Dia 3 Terminado
Dia 3 Terminado
Twelve more levels are in the books at the end of Day 3 of the massive BIG 50 - $500 No-Limit Hold'em. Just two more days remain before the 2019 World Series of Poker crowns the first Big 50 champion, and 127 players are still in contention.
Amer Torbay, coming from Venezuela and cashing here in only his second ever WSOP event, is the clear chip leader at the end of the night, finishing with a whopping 32,500,00 chips, good for 65 big blinds coming back to blinds at 250,000/500,000 with a 500,000 ante.
The second spot on the leader board belongs to David Rasmussen (1,339,000), with 2018 bracelet-winner Diogo Veiga rounding out the top three stacks with 1,196,000 chips and looking for the second gold bracelet of his career.
Some of the notables who are still in the running for the coveted WSOP gold bracelet and first-place prize of $1,147,449 include Jason Wheeler (20,750,000), former WSOPE final tablist Andrei Konopelko (30,200,000) and Daniel Gamer (17,500,000).
"It feels like the Main Event!"
Cunningham, the owner of five WSOP bracelets, started the day with 500,000 and managed to climb and stay amongst the biggest stacks during the day. On one of the last hands on Day 3 he check-raised the flop and jammed the turn, getting a fold from his opponent to move above 20 million in chips.
"Today I've gone from 500,000 to 20 million!" said Cunningham. "Which is kind of bad as I wanted 40!"
"I didn't really expect anything out of this tournament, obviously with 28,000 people. But I just played one day at a time, hand after hand and suddenly sometimes you have like a zillion times what you started with."
Cunningham says he's been enjoying the atmosphere at the tables.
"It feels like the Main Event! You start with so many chips and it plays so long, I feel like I'm in some kind of big one! I look up and see $7,000 and I was expecting $700,000 by now."
The remaining players are guaranteed $7,169 when they start Day 4 on June 6th at 11am.
End of Day Recap
The day began with 1,597 players from a total of 28,371 entries between the four starting days, making this the biggest event in WSOP's history. It surpasses the 2015 Colossus (22,374 entries) as biggest-ever live tournament.
Tony Miles, who finished second to John Cynn in last year's World Series of Poker Main Event, winning $5,000,000 in the process, busted early today and cashed here in his first event at this 2019 WSOP. Another early elimination was 2017 WSOP Player of the Year Chris Ferguson.
With such a massive field, it's no surprise that some familiar faces made it in the money today, including Justin Liberto ($6,054) , Robert Brown ($7,169), Larry Wright ($6,054), Yaser Al-Keliddar ($6,054), reigning WSOP APAC champion Scott Davies ($4,397), Daniel Zack ($3,782), Ari Engel ($3,782), Upeshka De Silva ($3,782), Todd Witteles ($3,273) and Jeff Madsen ($1,744).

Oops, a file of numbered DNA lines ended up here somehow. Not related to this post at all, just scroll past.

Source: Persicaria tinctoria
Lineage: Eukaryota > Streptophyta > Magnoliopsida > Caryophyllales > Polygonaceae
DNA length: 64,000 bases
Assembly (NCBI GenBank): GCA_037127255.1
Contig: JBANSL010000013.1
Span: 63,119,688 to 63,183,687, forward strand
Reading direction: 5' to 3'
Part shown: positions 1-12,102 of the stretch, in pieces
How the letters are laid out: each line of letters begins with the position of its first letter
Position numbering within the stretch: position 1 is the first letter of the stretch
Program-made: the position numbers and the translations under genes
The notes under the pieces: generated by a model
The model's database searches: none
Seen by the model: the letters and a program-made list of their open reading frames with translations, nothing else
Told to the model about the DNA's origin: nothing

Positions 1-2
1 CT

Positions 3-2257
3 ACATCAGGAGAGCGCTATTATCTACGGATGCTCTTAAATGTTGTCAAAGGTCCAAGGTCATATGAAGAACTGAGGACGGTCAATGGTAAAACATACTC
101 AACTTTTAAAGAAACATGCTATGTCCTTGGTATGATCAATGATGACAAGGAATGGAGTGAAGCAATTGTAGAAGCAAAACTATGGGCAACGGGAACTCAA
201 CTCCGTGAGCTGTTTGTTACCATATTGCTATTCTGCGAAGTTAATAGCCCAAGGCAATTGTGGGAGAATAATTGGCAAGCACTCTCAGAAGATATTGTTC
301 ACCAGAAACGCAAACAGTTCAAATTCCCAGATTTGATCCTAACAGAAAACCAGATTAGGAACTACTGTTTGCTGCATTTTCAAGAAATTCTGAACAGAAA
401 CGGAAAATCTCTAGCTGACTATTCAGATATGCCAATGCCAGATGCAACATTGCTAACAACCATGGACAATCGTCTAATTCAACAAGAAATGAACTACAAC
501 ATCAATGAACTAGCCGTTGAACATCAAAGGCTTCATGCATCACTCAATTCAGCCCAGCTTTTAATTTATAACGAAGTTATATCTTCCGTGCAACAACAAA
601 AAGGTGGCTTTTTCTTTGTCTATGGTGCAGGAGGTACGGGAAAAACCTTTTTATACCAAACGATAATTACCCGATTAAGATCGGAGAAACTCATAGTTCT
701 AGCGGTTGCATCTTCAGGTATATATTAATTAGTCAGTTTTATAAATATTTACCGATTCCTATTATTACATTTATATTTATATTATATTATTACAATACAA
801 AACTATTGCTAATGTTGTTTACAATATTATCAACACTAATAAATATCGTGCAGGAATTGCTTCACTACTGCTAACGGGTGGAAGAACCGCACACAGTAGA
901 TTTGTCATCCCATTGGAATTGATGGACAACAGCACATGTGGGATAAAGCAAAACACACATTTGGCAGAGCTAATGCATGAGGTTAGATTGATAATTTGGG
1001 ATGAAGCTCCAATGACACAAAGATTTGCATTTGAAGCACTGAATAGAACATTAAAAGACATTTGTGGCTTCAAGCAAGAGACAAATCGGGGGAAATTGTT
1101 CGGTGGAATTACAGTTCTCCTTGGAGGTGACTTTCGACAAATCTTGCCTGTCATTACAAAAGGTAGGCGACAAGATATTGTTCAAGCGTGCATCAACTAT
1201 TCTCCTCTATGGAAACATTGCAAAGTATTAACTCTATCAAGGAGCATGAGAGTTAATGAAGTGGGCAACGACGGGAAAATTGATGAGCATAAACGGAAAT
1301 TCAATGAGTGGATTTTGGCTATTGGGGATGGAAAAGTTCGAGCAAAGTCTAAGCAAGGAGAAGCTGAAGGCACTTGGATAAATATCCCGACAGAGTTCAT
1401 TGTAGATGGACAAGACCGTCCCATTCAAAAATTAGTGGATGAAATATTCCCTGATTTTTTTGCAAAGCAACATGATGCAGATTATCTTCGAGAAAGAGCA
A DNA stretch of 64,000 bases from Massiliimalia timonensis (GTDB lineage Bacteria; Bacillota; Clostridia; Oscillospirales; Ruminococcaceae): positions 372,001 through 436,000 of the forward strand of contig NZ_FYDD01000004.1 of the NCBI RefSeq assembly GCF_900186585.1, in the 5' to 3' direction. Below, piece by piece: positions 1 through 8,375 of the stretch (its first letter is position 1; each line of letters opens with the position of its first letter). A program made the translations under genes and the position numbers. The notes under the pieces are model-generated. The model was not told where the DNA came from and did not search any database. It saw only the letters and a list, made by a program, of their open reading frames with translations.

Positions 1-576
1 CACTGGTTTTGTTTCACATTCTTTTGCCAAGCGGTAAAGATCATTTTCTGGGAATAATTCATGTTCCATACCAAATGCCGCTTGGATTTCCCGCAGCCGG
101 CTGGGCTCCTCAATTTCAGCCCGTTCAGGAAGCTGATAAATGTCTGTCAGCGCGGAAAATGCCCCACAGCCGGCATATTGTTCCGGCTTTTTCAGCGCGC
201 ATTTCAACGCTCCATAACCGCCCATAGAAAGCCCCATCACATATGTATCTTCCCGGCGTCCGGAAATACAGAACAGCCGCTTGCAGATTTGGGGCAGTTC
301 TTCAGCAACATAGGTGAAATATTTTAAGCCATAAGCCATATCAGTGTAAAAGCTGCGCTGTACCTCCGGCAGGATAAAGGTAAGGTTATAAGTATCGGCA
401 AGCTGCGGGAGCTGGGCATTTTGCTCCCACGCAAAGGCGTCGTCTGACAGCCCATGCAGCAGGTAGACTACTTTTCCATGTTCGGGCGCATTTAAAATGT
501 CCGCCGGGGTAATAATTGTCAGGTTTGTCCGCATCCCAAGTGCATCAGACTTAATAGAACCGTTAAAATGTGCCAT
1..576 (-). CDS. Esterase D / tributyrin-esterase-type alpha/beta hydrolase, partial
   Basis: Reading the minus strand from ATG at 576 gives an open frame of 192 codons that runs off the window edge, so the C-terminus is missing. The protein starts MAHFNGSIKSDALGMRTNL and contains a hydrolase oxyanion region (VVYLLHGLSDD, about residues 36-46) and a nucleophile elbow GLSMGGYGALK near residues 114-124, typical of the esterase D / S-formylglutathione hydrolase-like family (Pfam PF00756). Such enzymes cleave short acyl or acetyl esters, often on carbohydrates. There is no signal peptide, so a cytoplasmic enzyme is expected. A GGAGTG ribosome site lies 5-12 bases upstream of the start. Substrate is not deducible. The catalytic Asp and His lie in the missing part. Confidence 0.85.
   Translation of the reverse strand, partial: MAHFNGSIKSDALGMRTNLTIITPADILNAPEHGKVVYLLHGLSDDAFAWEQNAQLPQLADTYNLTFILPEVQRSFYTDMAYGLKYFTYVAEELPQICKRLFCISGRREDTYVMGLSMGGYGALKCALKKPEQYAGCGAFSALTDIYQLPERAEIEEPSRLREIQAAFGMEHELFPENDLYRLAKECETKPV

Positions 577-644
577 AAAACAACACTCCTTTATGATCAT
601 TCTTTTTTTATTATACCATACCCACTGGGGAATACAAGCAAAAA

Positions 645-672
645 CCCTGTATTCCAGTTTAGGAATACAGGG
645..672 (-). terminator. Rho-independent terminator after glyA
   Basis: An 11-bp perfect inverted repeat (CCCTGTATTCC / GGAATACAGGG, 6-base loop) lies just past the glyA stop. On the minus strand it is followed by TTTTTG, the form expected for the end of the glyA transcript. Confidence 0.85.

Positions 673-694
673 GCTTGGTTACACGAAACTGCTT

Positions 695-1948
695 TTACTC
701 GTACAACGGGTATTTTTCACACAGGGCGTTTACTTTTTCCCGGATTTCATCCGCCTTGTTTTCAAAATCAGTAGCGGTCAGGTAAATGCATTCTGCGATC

Jerald Williamson, chip leader at the beginning of the day and one of the fan favourites in the BIG 50 after stories of the Vietnam veteran's battle with cancer and poker history, busted on the last level against Daniel Ghobrial.
Day 4 begins at 11:00 a.m. Tuesday, and players will battle it out to be down to six players with a 20-minute break every two levels and a 60-minute dinner break after Level 8.
On an flop Allen Cunningham checked to an opponent who bet 2,000,000. Cunningham check-raised to 4,000,000 and his opponent called.
Cunningham then jammed the turn and his opponent had a lengthy tank before folding.
After Jay Zhu raised to 900,000 from middle position, it folded to Jonathan Sanchez who then three-bet to 3,400,000 from the small blind.
Andrew McKenzie then four-bet shoved from his blind, which prompted a quick fold from Zhu.
With action back on Sanchez, he tanked for well over a minute, shuffled and recounted his chips and then asked McKenzie if he wanted a call.
After McKenzie gave no response, Sanchez mucked the face up and McKenzie scooped the sizable pot.
It has just been announced that the remaining players will play three more hands and then bag and tag for the day.
After Ioannis Angelou Konstas shoved all in for his last 2,450,000 from the middle position, action folded around to Felipe Goncalves in the big blind and he went deep into the tank.
So deep in fact, that a clock was called.
Once the floorperson came over and confirmed that it had been at least two minutes and the clock was started, Goncalves made the call and the players tabled their hands.
Ioannis Angelou Konstas:
The runout of was a safe one for Angelou Konstas, and gave him a much-needed double-up.
|Ioannis Angelou Konstas||5,900,000||1,900,000|
Diogo Veiga opened to 850,000 and was three-bet by Andrew Mckenzie. Veiga called and the flop came . Mckenzie continued for 3,500,000 and Veiga moved all in. Mckenzie called.
The turn and river changed nothing and Veiga scored a big double for 11,650,000 through Mckenzie.
Chip leader during the day with a stack over 14,000,000, Olivier Ledda was down to only 3,500,000 chips left when he busted from the tournament. According to the player, he moved all in middle position with and got called by a player holding . Ledda was in bad shape for a double up and a fell on the river, improving his opponent's hand and eliminating him before the end of the day.
Jason Wheeler opened from the cut-off for 900,000 and Rahul Bhave shoved in the small blind for around 1,500,000. The big blind player decided to reshove for a stack worth 9,800,000. Wheeler mucked his hand and the players revealed their cards:
Bhave kept his eyes closed while the dealer was bringing a board , giving no bad surprise to Bhave as well as the double up.